Twitter Chat on Back-to-School Identity Protection


As students around the country gear up for another wonderful school year—from preschool up through graduate school—there are some things that parents, teachers, and students must know in order to keep their personally identifiable information safe.

Fortunately, there’s still time to attend a really useful, educational Twitter chat on how to help your child’s identity remain as secure as possible, hosted by the Identity Theft Resource Center and PRIVATE WiFi.

Children are often a prime target for identity thieves due to their “clean slate” credit reports and due to the sheer amount of data that schools, doctor’s offices, and other administrative offices collect. One quick peek into a student’s school file, for example, provides a would-be thief all of the information he or she needs to establish fraudulent credit in the student’s name.

Unfortunately, schools and offices around the country have suffered from internal data breaches, both intentional and accidental, that have left the personally identifiable information of thousands of children vulnerable and exposed.

To make matters worse, children who become victims of identity theft often don’t discover the problem until they’re older, such as when they’re filling out student loan applications or when a background check is run for their first real jobs. In the meantime, a thief has had the opportunity to run rampant with their credit scores for years, racking up tremendous debt and collections citations that are waiting to ruin any potential opportunities the students may have had.

Of course, children aren’t the only ones who need to be careful with their personal data when it comes to returning to school. An alarming number of teachers have had their identities stolen as a result of a thief snooping through school systems’ and retirement systems’ servers, which means an added layer of diligence for their personal data monitoring is in order.

The ITRC will be hosting a Twitter chat on Thursday, September 4, at 2pm ET, to discuss the hidden dangers and the ways to prevent a personal data breach of your kids’ information.

Some of the most commonly asked questions about children’s identity security will be answered, including:

  • What are some resources for parents wanting to learn more about online safety for their kids?
  • Does your child’s school ask for their Social Security number? Do you have to give it to them?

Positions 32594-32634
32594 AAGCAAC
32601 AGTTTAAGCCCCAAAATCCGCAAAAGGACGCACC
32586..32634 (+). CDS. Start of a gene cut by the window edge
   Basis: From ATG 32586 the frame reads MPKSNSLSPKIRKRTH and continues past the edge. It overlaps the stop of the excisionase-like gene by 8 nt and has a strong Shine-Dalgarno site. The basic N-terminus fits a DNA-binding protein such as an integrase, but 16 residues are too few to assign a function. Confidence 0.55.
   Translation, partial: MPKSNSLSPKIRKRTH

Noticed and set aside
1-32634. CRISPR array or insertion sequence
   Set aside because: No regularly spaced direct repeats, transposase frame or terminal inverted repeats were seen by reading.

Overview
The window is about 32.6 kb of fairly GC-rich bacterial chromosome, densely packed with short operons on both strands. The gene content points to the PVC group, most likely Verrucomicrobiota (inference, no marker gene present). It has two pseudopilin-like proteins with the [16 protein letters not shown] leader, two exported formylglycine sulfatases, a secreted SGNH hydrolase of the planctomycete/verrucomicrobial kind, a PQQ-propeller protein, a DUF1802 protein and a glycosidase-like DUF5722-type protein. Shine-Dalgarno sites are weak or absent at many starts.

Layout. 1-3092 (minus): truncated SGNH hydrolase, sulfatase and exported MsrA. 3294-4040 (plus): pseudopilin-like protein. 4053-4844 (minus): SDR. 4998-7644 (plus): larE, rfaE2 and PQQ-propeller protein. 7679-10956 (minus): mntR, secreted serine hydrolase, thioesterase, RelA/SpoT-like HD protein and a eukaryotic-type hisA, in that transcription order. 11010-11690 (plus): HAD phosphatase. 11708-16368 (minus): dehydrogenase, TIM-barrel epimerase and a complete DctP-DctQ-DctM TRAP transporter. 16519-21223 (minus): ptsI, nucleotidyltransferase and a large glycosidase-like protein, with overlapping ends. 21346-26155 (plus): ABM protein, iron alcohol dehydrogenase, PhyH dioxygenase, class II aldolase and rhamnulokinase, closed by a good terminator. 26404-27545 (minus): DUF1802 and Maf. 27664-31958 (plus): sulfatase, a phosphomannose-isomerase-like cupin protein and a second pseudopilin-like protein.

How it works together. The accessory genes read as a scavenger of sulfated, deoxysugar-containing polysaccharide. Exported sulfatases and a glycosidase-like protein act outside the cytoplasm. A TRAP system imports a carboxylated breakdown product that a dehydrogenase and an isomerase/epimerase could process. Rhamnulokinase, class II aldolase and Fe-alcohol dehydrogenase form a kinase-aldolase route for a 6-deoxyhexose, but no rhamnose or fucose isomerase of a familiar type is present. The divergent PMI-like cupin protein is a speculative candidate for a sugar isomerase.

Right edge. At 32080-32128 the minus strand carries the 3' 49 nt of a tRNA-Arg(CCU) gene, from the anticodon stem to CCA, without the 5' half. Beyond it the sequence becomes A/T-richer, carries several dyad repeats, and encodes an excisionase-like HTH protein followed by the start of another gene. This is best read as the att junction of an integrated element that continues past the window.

• Does your child have WiFi in their school? Do they use it?
  • What should parents be concerned about with online safety for their kids?
  • Do you think schools should have WiFi? Why or why not?
  • What Internet-enabled devices does your child take to school?
  • How much of your back-to-school shopping do you do online?
  • What are some ways parents can protect their child’s personal information?
  • Do you know who your school shares your information with? Who is it?
  • What should you do if your child’s school experiences a data breach?

Participating in a Twitter chat is informative and easy to do. Simply log into your Twitter account and type in a search for the #IDTheftChat hashtag. Add that hashtag to the end of your tweets so your questions and comments can be seen by the group, and follow the hashtag for updated comments, remarks, and answers.

Of course, you can always follow along in the ID Theft Chat TweetChat room by going to Also keep up-to-date on this information by following both the Identity Theft Resource Center (@ITRCSD) and PRIVATE WiFi (@PrivateWiFi) on Twitter.


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Eva Velasquez

Eva Velasquez is the President/CEO at the Identity Theft Resource Center, a non-profit organization which serves victims of identity theft. Velasquez previously served as the Vice President of Operations for the San Diego Better Business Bureau and spent 21 years at the San Diego District Attorney’s Office. Eva has a passion for consumer protection and privacy issues and is constantly striving to educate the public about these important topics. She is recognized as a nationwide expert on identity theft and has recently been featured on the Ricki Lake show and MORE magazine, as well as numerous other outlets.

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